* This array must not made visible to other threads,
       * or synchronized on.  It may be passed as an input
       * to {@code freezeLarvalArray}.
       *
       * The user must not rely on the JVM to actually check these
       * restrictions, which is why this method is unsafe.
       */
      public Object makeLarvalArray(Class<?> arrayClass, int length) ...
      

      This is a first step towards user-visible frozen arrays. Please see JDK-8261007 for the full description of non-internal APIs and use cases.

      It seems best to add these methods to Unsafe for these reasons:

      • They are in fact unsafe in the presence of race conditions, since an array might have concurrent state changes which are inconsistent with one thread's intentions to lock down an array.

      • They are also unsafe because they can be applied to "uncooperative" arrays, causing possibly dangerous failures (denials of service) when the affected arrays are used later by other modules.

      • They need to be "held tightly" until a safer user model is rolled out.

      • Any current user of Unsafe is likely to be "peeking and poking" into arrays, and must therefore be upgraded to respect the immutability of frozen arrays. Putting these methods into a new restricted API would make it incrementally more difficult to find and fix affected Unsafe code.

      Alternatives

      We could plow ahead and introduce frozen arrays in the language with a user model. This JEP proposes a more incremental approach, validating internal use cases and optimizations before rolling it out to users.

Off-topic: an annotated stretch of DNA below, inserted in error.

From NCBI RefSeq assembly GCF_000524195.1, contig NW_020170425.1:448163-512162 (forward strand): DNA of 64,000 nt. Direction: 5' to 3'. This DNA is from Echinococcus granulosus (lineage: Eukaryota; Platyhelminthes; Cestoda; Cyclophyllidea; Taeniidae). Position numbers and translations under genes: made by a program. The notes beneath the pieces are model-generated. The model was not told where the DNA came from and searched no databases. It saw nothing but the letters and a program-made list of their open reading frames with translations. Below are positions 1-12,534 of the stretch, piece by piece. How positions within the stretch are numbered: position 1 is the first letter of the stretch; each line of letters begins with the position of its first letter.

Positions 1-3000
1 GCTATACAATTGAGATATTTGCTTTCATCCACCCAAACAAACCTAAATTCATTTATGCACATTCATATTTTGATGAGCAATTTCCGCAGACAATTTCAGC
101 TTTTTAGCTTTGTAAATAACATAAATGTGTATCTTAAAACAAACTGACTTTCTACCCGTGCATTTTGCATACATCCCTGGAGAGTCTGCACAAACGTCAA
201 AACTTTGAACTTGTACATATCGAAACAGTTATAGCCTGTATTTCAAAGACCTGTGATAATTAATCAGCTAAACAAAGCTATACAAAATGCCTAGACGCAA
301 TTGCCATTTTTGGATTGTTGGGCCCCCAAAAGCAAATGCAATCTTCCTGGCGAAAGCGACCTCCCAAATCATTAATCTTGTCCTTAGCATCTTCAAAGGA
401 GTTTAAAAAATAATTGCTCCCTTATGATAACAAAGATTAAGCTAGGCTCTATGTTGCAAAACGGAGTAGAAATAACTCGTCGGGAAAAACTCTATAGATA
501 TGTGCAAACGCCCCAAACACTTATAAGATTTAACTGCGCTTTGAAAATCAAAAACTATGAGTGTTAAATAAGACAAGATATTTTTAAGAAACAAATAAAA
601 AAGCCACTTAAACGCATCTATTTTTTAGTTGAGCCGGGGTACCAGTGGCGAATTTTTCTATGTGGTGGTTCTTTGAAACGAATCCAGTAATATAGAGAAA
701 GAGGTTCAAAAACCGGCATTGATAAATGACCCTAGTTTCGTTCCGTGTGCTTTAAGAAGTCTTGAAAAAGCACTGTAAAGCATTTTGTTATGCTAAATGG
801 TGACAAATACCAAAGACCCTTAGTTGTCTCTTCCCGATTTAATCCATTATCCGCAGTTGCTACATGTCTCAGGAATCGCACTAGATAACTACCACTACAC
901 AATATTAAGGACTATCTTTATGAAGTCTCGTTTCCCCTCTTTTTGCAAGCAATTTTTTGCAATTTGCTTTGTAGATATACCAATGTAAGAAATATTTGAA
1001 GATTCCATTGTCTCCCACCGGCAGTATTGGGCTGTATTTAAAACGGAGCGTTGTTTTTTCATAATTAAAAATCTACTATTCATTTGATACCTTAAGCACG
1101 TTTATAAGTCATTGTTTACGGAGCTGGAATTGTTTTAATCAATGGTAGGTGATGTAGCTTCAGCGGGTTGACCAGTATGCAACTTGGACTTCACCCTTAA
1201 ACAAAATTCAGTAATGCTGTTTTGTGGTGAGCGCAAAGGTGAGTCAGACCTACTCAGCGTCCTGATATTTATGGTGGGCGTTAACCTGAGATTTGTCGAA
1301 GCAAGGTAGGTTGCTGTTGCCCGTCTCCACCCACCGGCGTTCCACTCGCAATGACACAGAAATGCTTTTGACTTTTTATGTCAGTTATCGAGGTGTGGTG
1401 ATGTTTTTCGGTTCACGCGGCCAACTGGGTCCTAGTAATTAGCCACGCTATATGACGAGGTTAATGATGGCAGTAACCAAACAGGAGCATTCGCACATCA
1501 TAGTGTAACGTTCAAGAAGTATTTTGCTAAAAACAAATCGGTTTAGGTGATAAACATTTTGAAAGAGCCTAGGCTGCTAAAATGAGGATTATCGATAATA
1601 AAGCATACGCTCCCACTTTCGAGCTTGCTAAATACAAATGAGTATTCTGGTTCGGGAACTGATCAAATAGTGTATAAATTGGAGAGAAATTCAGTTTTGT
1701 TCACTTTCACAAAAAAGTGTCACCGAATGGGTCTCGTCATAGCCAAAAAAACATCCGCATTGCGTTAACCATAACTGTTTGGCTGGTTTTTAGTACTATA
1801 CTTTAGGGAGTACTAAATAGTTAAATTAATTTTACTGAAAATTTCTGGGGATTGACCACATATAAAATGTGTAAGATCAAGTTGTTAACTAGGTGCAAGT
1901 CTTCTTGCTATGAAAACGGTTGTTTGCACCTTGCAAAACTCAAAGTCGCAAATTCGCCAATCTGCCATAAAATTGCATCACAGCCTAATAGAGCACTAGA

The current workaround for lack of constant folding is an internal annotation called @jdk.internal.vm.annotation.Stable. (In fact, frozen arrays are likely to use some of the same JIT optimization techniques as stable arrays.) We could continue to rely on that feature, without frozen arrays. But that has two problems: First, stable arrays are null-hostile, which sometimes causes inconveniences for (internal) users. Second, stable arrays do not yet have a well-accepted safe user model (as frozen arrays are likely to) so that stable arrays might never roll out as a public featuure.

      This is a first step towards user-visible frozen arrays. Please see JDK-8261007 for the full description of non-internal APIs and use cases.

      Risks and Assumptions

      The extra checks on array stores require some careful optimizer work, analogous to null pointer removal. These might cause performance problems.

      We might fail to build a user model, and be prevented from making these arrays available to end users, thus limiting their benefit.

      Dependencies and Future Work

      There are no dependencies on existing work.

      Some engineering of array store checks for Project Valhalla may cross-apply to the mutability store checks required by this JEP.

      This is a first step towards user-visible frozen arrays. Please see JDK-8261007, which depends on the low-level internal primitives defined by this work.

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              Assignee:
              Unassigned Unassigned
              Reporter:
              jrose John Rose
              Owner:
              John Rose John Rose
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                Dates

                Created:
                Updated: